Everything else is either made up, or in no way resembles the real deal (i.e., comic-book Satanism and GNosticism barely resemble the real deals unless Ellis or Moore are writing the book.)

I love how someone just drops in that there’s a ‘big demand for a major storyline with Mr. Sinister right now’ as if that statement applies as true anywhere outside of his apartment.

> Rahne’s Catholic.

No, no she’s not. She’s presbyterian.

Gabe Carey In The House!

Chris Claremont is the worst comics writer ever. It’s just unreadable. It’s like a closet full of farts.

I’m confused – the comment about Rahne seems to have no antecedent. Was something deleted?

> I didn’t realise until a few years after Inferno
> about the demon S’ym and his similarity to Cerebus
> (Sim)! Anyone know how that came about?

Short answer? Cerebus was big in the late ’80s, and someone on the books was a fan. Long answer? It would make a good Urban Legend…

Actually, I believe Sim and Claremont were fairly friendly in the late 70s and early 80s. Sim did parodies of Prof. X and Wolverine in Cerebus and it was arranged for Cerebus to appear in the X-Men in some form.

No, no she’s not. She’s presbyterian.

Oh good lord – I am totally out of it! I have argued this point so many times that I’ve forgotten which side I’m on! :)

You are absolutely correct – Rahne is Presbyterian.

I’m confused – the comment about Rahne seems to have no antecedent. Was something deleted?

Certainly looks that way – but I don’t recall doing so.

Wow, that’s some quick turnaround on a request!
Dude, that was like frickin’ Wednesday.
Thanks Brian!

I’m a little upset that Steve Gerber’s contributions to comics are rarely recognized. His work on Man-Thing, Defenders and Guardians of the Galaxy were ahead of their time, surprisingly adult and subversive for the rather bland mid-seventies.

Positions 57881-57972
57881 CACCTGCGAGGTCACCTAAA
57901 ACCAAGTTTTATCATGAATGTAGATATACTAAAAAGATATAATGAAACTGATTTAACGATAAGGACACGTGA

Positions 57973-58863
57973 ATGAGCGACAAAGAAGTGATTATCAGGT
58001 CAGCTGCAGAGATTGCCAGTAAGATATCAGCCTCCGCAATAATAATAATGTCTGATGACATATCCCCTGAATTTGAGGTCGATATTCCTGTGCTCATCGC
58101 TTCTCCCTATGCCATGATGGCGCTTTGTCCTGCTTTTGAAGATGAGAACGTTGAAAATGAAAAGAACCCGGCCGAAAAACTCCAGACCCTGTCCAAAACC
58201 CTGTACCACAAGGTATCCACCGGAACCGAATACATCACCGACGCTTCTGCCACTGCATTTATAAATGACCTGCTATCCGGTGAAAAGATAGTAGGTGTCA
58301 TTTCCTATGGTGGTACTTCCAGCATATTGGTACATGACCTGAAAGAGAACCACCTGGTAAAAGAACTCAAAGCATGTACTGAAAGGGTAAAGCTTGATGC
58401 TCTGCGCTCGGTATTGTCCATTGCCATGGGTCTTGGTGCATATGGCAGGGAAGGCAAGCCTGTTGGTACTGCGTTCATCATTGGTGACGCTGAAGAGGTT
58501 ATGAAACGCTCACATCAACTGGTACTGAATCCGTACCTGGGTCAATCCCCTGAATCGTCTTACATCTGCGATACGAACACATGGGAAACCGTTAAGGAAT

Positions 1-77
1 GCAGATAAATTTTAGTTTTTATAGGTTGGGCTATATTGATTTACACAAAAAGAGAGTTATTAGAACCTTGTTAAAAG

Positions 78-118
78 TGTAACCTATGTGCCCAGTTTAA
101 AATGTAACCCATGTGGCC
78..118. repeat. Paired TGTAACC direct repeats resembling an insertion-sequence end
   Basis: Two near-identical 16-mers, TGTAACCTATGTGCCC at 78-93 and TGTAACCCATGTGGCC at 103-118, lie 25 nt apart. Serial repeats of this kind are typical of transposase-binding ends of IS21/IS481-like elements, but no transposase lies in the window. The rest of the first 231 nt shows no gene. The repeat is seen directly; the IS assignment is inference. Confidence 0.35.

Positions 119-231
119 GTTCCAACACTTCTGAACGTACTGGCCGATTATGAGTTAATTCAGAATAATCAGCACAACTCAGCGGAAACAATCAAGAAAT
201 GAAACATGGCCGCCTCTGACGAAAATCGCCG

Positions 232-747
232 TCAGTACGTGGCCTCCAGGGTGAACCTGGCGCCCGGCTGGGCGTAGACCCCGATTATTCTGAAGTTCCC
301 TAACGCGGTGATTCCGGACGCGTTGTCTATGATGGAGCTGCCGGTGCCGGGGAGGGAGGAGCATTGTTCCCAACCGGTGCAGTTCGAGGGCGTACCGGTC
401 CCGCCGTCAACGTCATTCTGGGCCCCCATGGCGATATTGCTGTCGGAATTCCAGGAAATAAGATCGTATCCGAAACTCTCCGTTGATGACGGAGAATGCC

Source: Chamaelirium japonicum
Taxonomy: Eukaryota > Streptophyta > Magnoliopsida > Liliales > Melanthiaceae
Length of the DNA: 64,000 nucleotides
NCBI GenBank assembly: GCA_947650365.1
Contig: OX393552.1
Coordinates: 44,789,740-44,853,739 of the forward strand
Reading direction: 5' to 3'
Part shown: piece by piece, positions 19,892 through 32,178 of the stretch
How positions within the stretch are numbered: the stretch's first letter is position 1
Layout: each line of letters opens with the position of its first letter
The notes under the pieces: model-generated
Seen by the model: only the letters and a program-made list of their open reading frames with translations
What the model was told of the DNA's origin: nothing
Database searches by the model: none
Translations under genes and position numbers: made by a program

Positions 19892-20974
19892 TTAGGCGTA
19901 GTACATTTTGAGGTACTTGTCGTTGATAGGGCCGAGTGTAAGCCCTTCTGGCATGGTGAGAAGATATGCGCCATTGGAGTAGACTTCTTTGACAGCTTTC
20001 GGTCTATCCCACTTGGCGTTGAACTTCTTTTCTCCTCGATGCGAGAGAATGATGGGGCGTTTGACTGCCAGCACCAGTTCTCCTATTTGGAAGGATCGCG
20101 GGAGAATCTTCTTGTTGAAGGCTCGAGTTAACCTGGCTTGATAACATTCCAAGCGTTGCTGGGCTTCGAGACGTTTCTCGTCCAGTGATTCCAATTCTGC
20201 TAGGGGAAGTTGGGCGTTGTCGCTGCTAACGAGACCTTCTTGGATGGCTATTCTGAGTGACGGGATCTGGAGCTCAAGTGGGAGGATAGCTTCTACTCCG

Thundarr is past due a revival. I’m surprised Adult Swim hasn’t put a cartoon out yet for that one.

“When I was a young tacker getting into the x-men (at age 11), I always thought Gambit was the third Summers brother – the clue being that he had Red Eyes like Cyclops.
How that would work when Havok doesn’t have red eyes, I don’t know, however Fabian Nicieza and Scott Lobdell always wrote Cyclops and Gambit like they were buddies, who got along despite their vast differences, and so I was convinced. ”

In fact, didn’t Claremont make Gambit the 3rd Summers brother in X-Men the End?
Though that series was so bad I wouldn’t want to go back and re-read it to double check.

Here we go, from wikipedia. SPOILERS below.

In the miniseries X-Men: The End: Heroes and Martyrs, Gambit was revealed to be the clone of Mister Sinister, created from Sinister’s own pre-mutated DNA. Sinister wished to destroy his master, Apocalypse, and to do so he needed a body that had not been subject to Apocalypse’s altering. He then engineered mutant powers for the clone, using the DNA of Cyclops. This technically makes him the third Summers brother in that alternate reality. However, Apocalypse learned of Sinister’s plan and had the child stolen and left it in the care of the Thieves Guild.

“Thundarr is past due a revival. I’m surprised Adult Swim hasn’t put a cartoon out yet for that one.”

Thundarr is occasionally shown on the Cartoon Network “classic cartoon” spinoff channel Boomerang, which is available from most satellite providers and some cable companies.

http://en.wikipedia.org/wiki/Boomerang_(TV_channel)

About Thundarr and crew:

I’ve always wondered whether Ookla’s name was intended as a ’70s Southern California pun. He was the big, loud, ugly, hairy, bad-tempered presence in the group. Pronounce UCLA as one word, and see what you think.

I didn’t know that Steve Gerber was involved with Thundarr… makes my suspicious mind even more convinced.

Any chance of finding out from Gerber himself?

“Mr. Sinister, as I’ve always said, looks like a goth drag queen.”

Interesting that you bring that up. About a year or so ago, someone wrote up a comparison between Sinister and Frank N. Furter from the Rocky Horror Picture Show. The gist of it was:

1) Both are into leather, with pale faces and darkened lips.

2) Both are obsessed with a pair of young lovers and subsequently ruin their lives in really twisted ways.

3) Both are mad scientists driven to create the “perfect man/mutant”

“And, of course, Ookla the Mok is a name that has continued to resonate in comic-book culture.”